A 19-year-old man has become the fourth teenager in as many months to lose his life to the surge in knife violence on London's streets.
The killing in Blackheath, south-east London, comes just a day after the new Metropolitan Police commissioner Cressida Dick vowed to tackle the growing problem of gun and knife crime in the capital.
The Met issued figures last week showing a 42% rise in gun crime in 2016-17, while knife crime was up 24% and knife violence resulting in injury was up by 20.5%.
There have now been seven teenage homicides in 2017, including four stabbings and three shootings, a Met spokesman said.
In the first four months of 2016, there had been two fatal stabbings of teenagers, while over the whole year a total of 12 teenagers died after being knifed.
A Press Association analysis of media releases by Scotland Yard suggests there have been 18 murder investigations launched into the stabbing deaths of victims of all ages since the start of the year.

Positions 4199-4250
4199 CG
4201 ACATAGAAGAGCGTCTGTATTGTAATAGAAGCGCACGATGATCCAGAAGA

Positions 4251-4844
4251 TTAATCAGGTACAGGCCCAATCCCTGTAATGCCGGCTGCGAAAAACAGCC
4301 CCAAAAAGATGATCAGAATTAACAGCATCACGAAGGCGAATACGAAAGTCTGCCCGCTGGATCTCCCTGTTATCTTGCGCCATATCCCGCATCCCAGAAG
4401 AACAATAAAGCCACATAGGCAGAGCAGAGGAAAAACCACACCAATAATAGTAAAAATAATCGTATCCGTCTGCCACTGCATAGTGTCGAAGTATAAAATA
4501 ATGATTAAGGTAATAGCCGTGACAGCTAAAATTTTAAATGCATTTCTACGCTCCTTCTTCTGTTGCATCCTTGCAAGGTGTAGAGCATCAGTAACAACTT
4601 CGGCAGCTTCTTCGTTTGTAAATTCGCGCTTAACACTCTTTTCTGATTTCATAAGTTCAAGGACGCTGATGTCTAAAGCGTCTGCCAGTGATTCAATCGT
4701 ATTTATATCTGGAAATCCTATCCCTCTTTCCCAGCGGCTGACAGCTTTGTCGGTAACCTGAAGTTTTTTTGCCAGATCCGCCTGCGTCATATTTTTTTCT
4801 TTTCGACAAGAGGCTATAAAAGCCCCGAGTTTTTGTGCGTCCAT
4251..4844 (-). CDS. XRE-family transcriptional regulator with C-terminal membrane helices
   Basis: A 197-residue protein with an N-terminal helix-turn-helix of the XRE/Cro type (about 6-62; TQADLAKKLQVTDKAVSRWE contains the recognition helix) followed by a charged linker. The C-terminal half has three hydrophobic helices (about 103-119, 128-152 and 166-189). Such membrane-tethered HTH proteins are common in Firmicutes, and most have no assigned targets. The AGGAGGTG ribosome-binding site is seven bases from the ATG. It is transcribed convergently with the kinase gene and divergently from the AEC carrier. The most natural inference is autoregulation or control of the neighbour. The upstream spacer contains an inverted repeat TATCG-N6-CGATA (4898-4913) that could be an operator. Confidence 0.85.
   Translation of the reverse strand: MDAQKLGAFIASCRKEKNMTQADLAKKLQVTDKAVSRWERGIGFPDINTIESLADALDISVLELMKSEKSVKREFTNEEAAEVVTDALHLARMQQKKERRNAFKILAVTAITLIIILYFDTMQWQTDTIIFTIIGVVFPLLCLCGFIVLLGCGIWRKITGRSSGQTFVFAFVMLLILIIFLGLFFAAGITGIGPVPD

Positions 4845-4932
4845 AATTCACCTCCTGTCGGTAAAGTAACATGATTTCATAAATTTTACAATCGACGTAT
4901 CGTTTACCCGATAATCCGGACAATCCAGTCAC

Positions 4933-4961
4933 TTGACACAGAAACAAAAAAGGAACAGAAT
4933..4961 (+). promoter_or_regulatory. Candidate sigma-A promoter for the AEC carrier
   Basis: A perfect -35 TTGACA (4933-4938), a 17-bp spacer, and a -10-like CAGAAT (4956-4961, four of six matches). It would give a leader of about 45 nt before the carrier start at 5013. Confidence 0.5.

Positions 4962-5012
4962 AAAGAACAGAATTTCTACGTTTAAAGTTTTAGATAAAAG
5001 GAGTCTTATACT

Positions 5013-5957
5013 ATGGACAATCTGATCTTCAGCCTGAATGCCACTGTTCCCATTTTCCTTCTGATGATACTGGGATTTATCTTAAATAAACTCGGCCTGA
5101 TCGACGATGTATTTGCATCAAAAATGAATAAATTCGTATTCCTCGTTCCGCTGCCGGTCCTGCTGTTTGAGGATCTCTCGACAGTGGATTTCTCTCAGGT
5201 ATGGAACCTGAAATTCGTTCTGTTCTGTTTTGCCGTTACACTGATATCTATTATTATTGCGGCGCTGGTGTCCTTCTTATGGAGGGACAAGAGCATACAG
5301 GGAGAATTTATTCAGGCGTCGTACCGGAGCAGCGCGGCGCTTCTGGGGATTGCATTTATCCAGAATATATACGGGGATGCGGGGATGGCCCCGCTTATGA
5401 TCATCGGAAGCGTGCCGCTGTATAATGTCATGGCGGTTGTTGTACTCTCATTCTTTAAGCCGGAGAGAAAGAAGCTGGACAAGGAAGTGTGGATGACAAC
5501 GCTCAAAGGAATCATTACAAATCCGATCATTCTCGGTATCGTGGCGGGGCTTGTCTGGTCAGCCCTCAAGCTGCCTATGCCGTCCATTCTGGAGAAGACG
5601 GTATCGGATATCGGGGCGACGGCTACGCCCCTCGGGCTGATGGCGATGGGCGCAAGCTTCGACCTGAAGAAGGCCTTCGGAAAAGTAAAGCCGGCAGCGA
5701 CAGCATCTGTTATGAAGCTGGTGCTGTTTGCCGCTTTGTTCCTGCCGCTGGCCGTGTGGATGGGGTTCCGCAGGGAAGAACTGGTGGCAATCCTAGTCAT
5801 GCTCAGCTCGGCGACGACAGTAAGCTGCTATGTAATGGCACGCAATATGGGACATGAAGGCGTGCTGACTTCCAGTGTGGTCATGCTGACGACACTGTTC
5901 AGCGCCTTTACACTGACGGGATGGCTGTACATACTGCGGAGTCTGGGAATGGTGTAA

The force always issues a press release in the event of a murder investigation, the spokesman added.
Earlier this month, three people were stabbed to death in little more than 24 hours in attacks in different parts of the capital.
The victims were Syed Jamanoor Islam, 20, Abdullahi Tarabi, 19, and Rene Richardson, 24.
In the latest killing, officers were called to Hervey Road with the junction of Begbie Road at around 8.10pm on Wednesday and found the 19-year-old with stab wounds.
He was taken to a south London hospital, where he later died.
The Met said his next of kin are aware and a post-mortem examination will be arranged in due course.
A Met spokesman said: "There have been no arrests and inquiries continue."
On the day before the latest killing, Ms Dick said knife and gun crime were a "huge concern".
She told the BBC Radio 4 Today programme: "The figures worry me. I want to bear down across the wide spectrum of violent crime.
"If it is the case that gun crime and knife crime are going up, that is of huge concern to me and it will mark out my commissionership, trying to bear down on violence in general and those two crimes in particular."